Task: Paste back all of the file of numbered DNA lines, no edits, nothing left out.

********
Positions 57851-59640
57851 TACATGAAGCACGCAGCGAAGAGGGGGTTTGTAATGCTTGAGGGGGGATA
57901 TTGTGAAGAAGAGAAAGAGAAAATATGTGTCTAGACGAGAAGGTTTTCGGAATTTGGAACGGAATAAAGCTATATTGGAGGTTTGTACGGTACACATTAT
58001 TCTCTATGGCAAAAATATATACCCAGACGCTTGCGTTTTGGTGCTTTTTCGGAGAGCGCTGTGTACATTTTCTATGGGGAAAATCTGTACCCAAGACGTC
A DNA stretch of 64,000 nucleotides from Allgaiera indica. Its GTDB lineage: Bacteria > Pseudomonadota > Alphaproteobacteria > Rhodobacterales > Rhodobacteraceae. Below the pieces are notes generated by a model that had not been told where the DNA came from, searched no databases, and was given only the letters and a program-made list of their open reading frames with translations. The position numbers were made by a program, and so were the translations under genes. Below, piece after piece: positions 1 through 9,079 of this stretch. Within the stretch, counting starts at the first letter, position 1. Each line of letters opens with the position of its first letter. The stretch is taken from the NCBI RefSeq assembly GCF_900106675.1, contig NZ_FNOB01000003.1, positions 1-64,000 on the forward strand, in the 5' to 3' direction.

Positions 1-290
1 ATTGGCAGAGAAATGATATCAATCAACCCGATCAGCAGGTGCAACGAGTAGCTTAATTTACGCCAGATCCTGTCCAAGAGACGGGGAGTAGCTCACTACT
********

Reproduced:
Positions 57851-59640
57851 TACATGAAGCACGCAGCGAAGAGGGGGTTTGTAATGCTTGAGGGGGGATA
57901 TTGTGAAGAAGAGAAAGAGAAAATATGTGTCTAGACGAGAAGGTTTTCGGAATTTGGAACGGAATAAAGCTATATTGGAGGTTTGTACGGTACACATTAT
58001 TCTCTATGGCAAAAATATATACCCAGACGCTTGCGTTTTGGTGCTTTTTCGGAGAGCGCTGTGTACATTTTCTATGGGGAAAATCTGTACCCAAGACGTC
A DNA stretch of 64,000 nucleotides from Allgaiera indica. Its GTDB lineage: Bacteria > Pseudomonadota > Alphaproteobacteria > Rhodobacterales > Rhodobacteraceae. Below the pieces are notes generated by a model that had not been told where the DNA came from, searched no databases, and was given only the letters and a program-made list of their open reading frames with translations. The position numbers were made by a program, and so were the translations under genes. Below, piece after piece: positions 1 through 9,079 of this stretch. Within the stretch, counting starts at the first letter, position 1. Each line of letters opens with the position of its first letter. The stretch is taken from the NCBI RefSeq assembly GCF_900106675.1, contig NZ_FNOB01000003.1, positions 1-64,000 on the forward strand, in the 5' to 3' direction.

Positions 1-290
1 ATTGGCAGAGAAATGATATCAATCAACCCGATCAGCAGGTGCAACGAGTAGCTTAATTTACGCCAGATCCTGTCCAAGAGACGGGGAGTAGCTCACTACT